Journalists in Burundi, where an escalating crisis has imperiled freedom of expression, have persevered, especially online, preventing the situation from passing silently.
Insecurity nevertheless demands creativity and discretion. Online channels have gained new importance, using streamed radio and social media to inform citizens. These news outlets challenge narratives published by official or pro-ruling party CNDD-FDD media, which regularly disregard testimonies contrary to the government-sanctioned story.
Independent broadcasters have been blocked and attacked in the year since President Pierre Nkurunziza ran for and won a third term, sparking protests and later armed insurgency. The government for its part – with its ‘Imbonerakure’ youth-wing, police, and intelligence services – is accused of wide-ranging human rights abuses, including torture, arbitrary arrests and killings. Hundreds have died since the instability began, and more than 200,000 have been made refugees, according to the United Nations.
The main independent news-focused radios – Bonesha, Radio Publique Africaine (RPA), Isanganiro, and RadioTélévision Renaissance – have been left unable to broadcast since their offices were attacked during a failed coup in May 2015, and subsequently legally blocked for investigation.
Radios turn to the Web
Independent radios remain unable to broadcast, but Bonesha, Isanganiro, and RPA have continued updating their websites. Bonesha’s last YouTube post and last uploaded news broadcast are dated 12 May, just before the coup.
While independent broadcaster Radio Télévision Renaissance has kept updating its YouTube page, its website was suspended, then made accessible with its latest video on the rebels’ coup message, and then inaccessible again.
Other journalists have began broadcasting on Rwandan radio, targeting Burundians in neighbouring Rwanda and northern and western Burundi. Bonesha’s Kirundi-language emission on Rwandan radio station Isango Star in June 2015 reached six provinces. RPA also broadcast its “Humura Burundi” show from South Kivu in the Democratic Republic of Congo, reaching western Burundi and online audiences, although it was arbitrarily raided in October by Nkurunziza-sympathetic DRC authorities.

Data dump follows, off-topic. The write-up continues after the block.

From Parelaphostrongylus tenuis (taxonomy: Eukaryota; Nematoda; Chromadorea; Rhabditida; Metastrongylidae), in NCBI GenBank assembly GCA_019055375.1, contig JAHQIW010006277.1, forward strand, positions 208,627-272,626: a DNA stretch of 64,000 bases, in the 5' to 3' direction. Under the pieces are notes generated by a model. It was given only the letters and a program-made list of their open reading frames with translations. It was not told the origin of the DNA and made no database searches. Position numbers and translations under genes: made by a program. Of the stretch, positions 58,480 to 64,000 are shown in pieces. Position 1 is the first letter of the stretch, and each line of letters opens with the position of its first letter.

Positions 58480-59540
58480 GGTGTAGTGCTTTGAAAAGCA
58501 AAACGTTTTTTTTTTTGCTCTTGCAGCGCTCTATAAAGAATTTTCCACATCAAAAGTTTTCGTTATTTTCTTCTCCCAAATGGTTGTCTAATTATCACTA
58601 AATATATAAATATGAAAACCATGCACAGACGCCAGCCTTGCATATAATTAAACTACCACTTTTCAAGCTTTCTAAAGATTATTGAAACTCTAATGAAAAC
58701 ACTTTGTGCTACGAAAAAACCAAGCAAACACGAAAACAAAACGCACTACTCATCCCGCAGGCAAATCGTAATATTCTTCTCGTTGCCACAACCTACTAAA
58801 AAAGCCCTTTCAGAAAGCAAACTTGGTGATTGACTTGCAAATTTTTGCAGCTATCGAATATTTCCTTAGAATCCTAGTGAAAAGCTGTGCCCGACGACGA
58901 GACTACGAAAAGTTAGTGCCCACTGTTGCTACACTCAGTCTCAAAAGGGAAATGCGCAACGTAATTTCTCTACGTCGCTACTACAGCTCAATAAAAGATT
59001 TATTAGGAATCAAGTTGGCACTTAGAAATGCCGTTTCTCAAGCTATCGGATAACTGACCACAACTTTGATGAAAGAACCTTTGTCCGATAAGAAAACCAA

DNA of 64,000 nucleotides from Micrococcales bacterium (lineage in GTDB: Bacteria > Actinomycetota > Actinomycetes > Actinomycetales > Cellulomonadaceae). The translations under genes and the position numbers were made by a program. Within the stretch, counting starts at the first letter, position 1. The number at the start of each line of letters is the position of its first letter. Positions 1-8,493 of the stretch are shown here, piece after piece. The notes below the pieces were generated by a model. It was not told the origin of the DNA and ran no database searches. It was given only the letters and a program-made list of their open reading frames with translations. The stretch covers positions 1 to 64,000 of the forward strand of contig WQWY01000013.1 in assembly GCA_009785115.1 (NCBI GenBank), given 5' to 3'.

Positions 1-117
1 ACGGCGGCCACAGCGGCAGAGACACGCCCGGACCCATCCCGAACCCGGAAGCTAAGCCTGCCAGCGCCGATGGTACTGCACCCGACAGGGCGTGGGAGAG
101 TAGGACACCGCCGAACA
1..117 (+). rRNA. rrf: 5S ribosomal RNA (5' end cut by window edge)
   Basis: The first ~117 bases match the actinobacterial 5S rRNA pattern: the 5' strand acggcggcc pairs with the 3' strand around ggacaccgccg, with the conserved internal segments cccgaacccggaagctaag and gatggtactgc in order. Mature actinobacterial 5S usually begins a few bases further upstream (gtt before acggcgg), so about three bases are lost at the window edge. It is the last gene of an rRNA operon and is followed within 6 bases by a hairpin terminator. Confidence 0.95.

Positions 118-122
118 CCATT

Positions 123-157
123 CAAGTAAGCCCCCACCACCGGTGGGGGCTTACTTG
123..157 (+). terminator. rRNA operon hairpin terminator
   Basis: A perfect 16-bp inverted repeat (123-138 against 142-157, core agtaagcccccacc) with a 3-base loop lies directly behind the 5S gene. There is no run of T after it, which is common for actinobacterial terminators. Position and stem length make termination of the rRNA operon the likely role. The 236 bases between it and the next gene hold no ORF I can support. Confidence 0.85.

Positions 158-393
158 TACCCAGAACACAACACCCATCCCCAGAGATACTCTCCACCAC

A group of exiles created the online French and Kirundi news broadcast “Inzamba”, reportedly facing cyber-attacks and a fake website aimed at spreading disinformation. A call-in service via an American phone number, listed online, has allowed Burundians in diaspora to listen to Bonesha.
Iwacu and SOS Médias Burundi
Iwacu, a leading online newspaper, is the last independent Burundian outlet “officially” operating, notably on the Internet and print rather than radio. The site has faced pressure from authorities, however.
In August, Presidential Communications-Counsellor Willy Nyamitwe indicated those outlets suspected of “supporting rebels” would remain closed. Not long after, he accused Iwacu of lying, inciting hostile threats from online government-supporters.
— Iwacu (@abakunzi) 9 Septembre 2015
Despite hostility from officials and online threats, Iwacu’s audience increased and it has sought new funding. Radio Netherlands Worldwide’s WazaOnline branch and Yaga-blog also initiated the ‘WazaVote’ blog, partnered with Iwacu, for Burundian citizens.
In May, some remaining journalists who hadn't fled into exile created SOS Médias Burundi using Facebook, Twitter, and SoundCloud, quickly gaining thousands of followers. Aware of limited Internet-access, they also target anxious diaspora and international audiences, and their website calls for international solidarity. Deprived of studios and security, they have continued reporting “underground” with smartphones and social media.
— SOS Médias Burundi (@SOSMediasBDI) 22 Janvier 2016
Escaping cyclical violence
Lower revenues and journalists’ precarious exiles have threatened radios’ ability to eventually reopen, as well as Burundian media’s future. Government-discourse often conflates rebels and unidentified gunmen with journalists and rights activists as one single ‘opposition’ to justify restricting even peaceful critics, from calling Interpol on politicians to ‘punishing’ protesters.
The government’s militaristic approach seeks to control or stifle critical media and opposition, considering them existential threats rather than democratic partners. Repression incites rebellion, though, one ‘legitimizing’ the other, causing divisive cyclical violence and shrinking political space.
This ‘underground’ reporting helps to challenge impunity for rights abuses and inform citizens inside and outside Burundi. Amid police raids and insurgents’ grenades, trusted media can support civilian rights and broad dialogue, needed to avoid indefinitely trapping Burundians between authoritarian militarization and insurgency.